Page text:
The Fall of the House of Usher (1928) is a short silent horror film adaptation of the 1839 short story "The Fall of the House of Usher" by Edgar Allan Poe. The movie was co-directed by James Sibley Watson and Melville Webber, and starred Herbert Stern, Hildegarde Watson, and Melville Webber. It tells the story of a brother and sister who live under a family curse. An avant-garde experimental film running only 13 minutes, the visual element predominates, including shots through prisms to create weird optical distortion. There is no dialogue in the film, though one sequence features letters written in the air moving across the screen.
Catch That Kid is a 2004 family action comedy film directed by Bart Freundlich and starring Kristen Stewart, Corbin Bleu, Max Thieriot, Jennifer Beals, and Sam Robards. It is a remake of the Danish film Klatretøsen (2002). The film's working titles were Mission Without Permission, Catch That Girl, and Catch That Kid!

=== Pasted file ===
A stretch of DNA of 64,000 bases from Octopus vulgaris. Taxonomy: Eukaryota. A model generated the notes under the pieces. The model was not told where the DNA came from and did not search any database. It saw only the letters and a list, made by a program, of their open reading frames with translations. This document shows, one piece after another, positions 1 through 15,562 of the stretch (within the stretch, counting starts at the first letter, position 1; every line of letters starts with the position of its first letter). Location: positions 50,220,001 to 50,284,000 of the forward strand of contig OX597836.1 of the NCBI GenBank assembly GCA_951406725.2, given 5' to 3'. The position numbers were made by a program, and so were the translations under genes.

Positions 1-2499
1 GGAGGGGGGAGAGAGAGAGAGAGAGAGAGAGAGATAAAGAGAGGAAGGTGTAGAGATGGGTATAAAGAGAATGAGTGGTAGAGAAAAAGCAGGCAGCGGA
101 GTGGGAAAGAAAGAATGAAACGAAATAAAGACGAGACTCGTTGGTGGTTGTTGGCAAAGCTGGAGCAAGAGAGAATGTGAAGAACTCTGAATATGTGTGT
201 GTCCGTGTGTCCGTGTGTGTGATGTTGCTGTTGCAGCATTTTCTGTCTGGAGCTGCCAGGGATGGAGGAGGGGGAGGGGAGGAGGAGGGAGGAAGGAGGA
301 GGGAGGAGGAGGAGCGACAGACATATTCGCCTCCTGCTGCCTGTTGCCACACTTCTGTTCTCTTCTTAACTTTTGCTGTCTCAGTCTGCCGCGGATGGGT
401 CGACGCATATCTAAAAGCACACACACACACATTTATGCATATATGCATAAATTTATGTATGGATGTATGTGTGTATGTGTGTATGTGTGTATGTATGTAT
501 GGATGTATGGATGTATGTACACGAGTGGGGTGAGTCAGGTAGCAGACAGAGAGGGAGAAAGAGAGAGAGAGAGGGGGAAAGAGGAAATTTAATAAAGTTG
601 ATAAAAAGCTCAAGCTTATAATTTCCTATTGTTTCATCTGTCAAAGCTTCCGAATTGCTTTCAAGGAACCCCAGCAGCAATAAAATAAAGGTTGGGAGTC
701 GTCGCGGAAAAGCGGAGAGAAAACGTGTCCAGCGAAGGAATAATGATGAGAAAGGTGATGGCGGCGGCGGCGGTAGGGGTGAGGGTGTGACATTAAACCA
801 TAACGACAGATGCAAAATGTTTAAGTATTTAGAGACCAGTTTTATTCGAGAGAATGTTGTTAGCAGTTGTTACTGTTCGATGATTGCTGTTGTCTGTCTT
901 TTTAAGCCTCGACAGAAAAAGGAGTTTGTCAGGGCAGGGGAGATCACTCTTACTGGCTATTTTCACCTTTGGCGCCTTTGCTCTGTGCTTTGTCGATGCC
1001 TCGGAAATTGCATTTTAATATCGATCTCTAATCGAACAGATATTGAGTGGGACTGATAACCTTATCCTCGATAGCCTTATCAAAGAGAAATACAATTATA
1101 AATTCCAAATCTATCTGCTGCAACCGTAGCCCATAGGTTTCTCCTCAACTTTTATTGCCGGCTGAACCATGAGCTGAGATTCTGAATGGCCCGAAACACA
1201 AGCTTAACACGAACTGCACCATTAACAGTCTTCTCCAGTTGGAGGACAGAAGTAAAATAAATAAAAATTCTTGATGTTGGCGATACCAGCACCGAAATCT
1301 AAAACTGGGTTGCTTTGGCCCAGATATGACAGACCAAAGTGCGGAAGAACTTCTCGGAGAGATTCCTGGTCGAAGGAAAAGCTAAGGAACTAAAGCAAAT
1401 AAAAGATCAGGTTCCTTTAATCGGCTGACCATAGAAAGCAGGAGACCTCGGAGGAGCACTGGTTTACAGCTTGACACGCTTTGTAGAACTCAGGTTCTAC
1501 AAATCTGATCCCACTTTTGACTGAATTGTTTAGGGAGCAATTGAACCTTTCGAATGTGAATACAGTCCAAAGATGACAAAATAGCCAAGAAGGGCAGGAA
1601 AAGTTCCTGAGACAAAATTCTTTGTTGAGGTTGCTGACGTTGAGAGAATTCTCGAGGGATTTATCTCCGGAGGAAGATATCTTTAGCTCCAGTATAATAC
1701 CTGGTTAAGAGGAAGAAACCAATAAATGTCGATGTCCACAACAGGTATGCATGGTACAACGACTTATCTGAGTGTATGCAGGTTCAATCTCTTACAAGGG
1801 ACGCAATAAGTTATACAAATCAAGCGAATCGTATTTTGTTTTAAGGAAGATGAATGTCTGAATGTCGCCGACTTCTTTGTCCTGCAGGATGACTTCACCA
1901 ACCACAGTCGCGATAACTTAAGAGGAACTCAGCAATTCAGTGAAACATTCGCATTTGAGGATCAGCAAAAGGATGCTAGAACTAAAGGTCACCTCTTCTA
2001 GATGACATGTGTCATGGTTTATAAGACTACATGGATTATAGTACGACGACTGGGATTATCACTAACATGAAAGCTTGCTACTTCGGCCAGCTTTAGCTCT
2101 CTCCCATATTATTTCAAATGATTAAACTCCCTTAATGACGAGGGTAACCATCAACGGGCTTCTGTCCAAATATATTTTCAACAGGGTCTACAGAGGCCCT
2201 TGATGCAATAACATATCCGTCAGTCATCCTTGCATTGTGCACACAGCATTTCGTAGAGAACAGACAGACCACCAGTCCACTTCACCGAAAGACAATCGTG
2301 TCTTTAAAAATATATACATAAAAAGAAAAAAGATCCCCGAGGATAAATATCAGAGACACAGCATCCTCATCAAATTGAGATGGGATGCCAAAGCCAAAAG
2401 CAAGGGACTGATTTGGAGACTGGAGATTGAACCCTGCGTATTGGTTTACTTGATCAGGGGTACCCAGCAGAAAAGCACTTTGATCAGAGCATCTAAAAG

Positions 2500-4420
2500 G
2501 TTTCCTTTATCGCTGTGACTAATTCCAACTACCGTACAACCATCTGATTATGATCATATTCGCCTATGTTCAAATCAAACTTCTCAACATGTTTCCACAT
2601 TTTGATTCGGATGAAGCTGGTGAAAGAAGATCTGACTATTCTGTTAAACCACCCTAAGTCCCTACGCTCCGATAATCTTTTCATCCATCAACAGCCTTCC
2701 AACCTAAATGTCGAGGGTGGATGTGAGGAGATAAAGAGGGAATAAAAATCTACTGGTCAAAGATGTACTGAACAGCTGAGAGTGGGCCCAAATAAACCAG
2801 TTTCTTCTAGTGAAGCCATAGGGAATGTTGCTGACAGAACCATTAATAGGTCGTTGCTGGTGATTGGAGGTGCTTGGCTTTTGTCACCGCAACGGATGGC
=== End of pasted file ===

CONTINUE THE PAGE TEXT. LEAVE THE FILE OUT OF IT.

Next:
"The Fall of the House of Usher" is a short story by American writer Edgar Allan Poe, first published in 1839 in Burton's Gentleman's Magazine, then included in the collection Tales of the Grotesque and Arabesque in 1840. The short story, a work of Gothic fiction, includes themes of madness, family, isolation, and metaphysical identities.
"The Oval Portrait" is a horror short story by American writer Edgar Allan Poe, involving the disturbing circumstances surrounding a portrait in a chateau. It is one of his shortest stories, filling only two pages in its initial publication in 1842.
Silly Sisters is a 1976 album by English folk singers Maddy Prior and June Tabor, their first collaborative effort as a duo. The pair later adopted the Silly Sisters name for subsequent projects. The songs cover a wide range of subjects - work, religion, sexual relations, humour, tragedy and the absurd.